Expert Opinion


Department of Medicine, School of Veterinary Medicine
University of California/Davis

Proceedings of the First International Conference
September 22, 1982 

“Vigorous exercise results in a massive metabolically generated heat load.  When exercise is preformed in environments where temperature and/or humidity are high, the competing demands for evaporative cooling and maximal energy output may limit performance and in some instances, lead to serious heat-associated disturbances.”

“Sweating is the principal means of evaporative cooling in exercising horses.  Sweat promotes heat loss only when sweat water is evaporated.  A horse working at moderate intensity could have a heat production of 270 BTU per minute.  If this pace could be maintained for an hour, the total metabolic heat production would be 16,200 BTUs.  To dissipate this amount of heat by evaporative process alone would require the complete evaporation of just over 14 quarts of water.  However, the effectiveness of the evaporative cooing process is much more complicated than this rather simplistic calculation would suggest.  Air temperature, wind velocity and relative humidity influence this (sweating) process, and have led to the concept of ‘effective temperature.’  (Kleiber.1961): Astrand and Rodahl/1970).  At extremely high environmental temperatures, evaporative heat loss may not be able to keep pace with the exercise induced heat load and the heat gain from the environment.  High humidity prevents complete evaporation.  With incomplete evaporation, sweat production results in little or no heat transfer.  Conditions of high environmental temperature and humidity thus pose a serious risk to the equine athlete, particularly when performing protracted submaximal exercise.  There have been few experimental data on the rolls of these factors in the horse.  One simple system whish has been proposed as a measure of effective temperature is the sum of ambient temperature (Fahrenheit) and relative humidity (Macay-Smith and Cohen/1982).  It has been suggested that when this sum is less then 130, heat loss is generally not a problem.  When the sum exceeds 150, especially if humidity contributes more than half the sum, the evaporative cooling by sweating is severely compromised.  When temperature and humidity total more than 180, normal cooling mechanisms are almost totally ineffectual and exercise can be for only relatively short periods before core and muscle temperatures increase to dangerously high levels.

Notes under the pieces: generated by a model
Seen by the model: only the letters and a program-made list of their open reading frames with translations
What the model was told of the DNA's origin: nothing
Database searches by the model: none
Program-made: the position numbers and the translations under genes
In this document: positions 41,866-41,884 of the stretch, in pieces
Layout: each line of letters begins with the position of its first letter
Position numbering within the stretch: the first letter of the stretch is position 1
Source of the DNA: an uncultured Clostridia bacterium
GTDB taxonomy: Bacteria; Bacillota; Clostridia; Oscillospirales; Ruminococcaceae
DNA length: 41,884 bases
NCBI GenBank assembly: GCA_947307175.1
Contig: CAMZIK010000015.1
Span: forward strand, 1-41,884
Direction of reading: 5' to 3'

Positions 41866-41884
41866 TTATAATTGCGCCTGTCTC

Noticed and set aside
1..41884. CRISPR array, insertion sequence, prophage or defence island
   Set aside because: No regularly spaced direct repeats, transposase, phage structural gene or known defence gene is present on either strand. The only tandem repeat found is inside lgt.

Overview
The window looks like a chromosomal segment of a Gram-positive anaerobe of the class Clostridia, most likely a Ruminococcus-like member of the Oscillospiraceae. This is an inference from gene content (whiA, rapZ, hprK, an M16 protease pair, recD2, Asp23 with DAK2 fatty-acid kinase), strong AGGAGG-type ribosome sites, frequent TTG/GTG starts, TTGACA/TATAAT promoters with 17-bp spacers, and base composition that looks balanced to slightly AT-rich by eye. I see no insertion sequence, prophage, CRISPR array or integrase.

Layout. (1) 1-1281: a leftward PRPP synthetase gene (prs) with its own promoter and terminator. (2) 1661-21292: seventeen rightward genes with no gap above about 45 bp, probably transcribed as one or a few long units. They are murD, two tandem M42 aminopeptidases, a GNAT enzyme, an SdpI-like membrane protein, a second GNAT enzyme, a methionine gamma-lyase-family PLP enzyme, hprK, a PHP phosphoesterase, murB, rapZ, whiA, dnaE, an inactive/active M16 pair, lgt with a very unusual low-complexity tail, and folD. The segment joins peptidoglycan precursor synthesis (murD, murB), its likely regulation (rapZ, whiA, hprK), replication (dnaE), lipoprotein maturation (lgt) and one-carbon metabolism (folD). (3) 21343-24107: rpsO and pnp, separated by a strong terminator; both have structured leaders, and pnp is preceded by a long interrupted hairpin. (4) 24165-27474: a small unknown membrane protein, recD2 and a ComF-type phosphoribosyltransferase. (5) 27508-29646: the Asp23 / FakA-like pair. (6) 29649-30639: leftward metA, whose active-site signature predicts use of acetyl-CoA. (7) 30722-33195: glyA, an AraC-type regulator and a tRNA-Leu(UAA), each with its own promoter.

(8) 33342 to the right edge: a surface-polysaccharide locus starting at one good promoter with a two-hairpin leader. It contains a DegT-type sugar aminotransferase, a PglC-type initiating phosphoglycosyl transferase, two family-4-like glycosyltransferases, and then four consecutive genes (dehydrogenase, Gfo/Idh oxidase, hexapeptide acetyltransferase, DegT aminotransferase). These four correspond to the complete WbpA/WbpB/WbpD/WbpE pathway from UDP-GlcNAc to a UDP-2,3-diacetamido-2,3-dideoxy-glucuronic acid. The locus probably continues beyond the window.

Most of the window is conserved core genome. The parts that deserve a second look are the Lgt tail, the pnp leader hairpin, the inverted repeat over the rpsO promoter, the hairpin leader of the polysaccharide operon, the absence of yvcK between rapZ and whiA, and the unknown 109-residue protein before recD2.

“The nearly constant core temperature maintained by most animals represents a carefully controlled and critical balance between heat production, heat gain and heat loss … The evaporative route is the most efficient means of heat loss during exercise and may be the only means of heat dissipation in hot environments. “ (Astrand and Rodahl/1970)

“Normal fluid balance refers to the state in which input matches output.  The water intake of a sedentary hay-fed horse is said to be in the range of 20 - 30 litre (18 -  27 quarts) per day” (Tasker/1967)

“During exercise, sweating is the principal route of both fluid and electrolyte loss.  Sweat rates may approach 10 - 12 liters (9-11 quarts) per hour with prolonged exercise in a hot environment (Carlson and Ocen/1979)….. We can reasonably assume that 90% or more of the weight loss during exercise is due to water loss.  A heavily sweating endurance horse with a weight loss of 88 lbs has probably lost 81-88 lbs of body water.”

“The measured change in body weight provides the most accurate estimate of sweat loss in the exercising horse … Sweat loss can be substantial with protracted exercise, even in moderate to cool climates.  In a series of four controlled rides of 37 miles, the mean weight loss of six horses was 59.5 lbs, or 6% of body weight (White et al/1987).  One of these horses lost 105 lbs, or 9.1% of body weight.  This occurred despite mild climatic conditions (average environmental temperature 69 degrees F), slow pace (6 miles per hour) and access to water at rest stops.  In another study conducted in Scotland during overcast, windy and wet weather, the mean weight loss of four horses, measured on two rides of 36 –50 miles, was 74 lbs, or 7% of body weight (Snow et al, 1982).”

“Dehydration of as little as 2-4% of body weight has been shown to adversely affect work performance in human athletes (Saltin/1964).  The extent to which dehydration affects the performance of normal endurance horses is not known, but fluid and electrolyte disorders are major factors in the developments of the exhaustion disease syndrome.”

“In hot and/or humid environments, sweat losses may be massive.  In these situations, replenishment of the accumulated water is of overriding importance.  Electrolyte supplements may be beneficial and have been provided ‘free choice.’

Researched by Carriage Horse Action Committee

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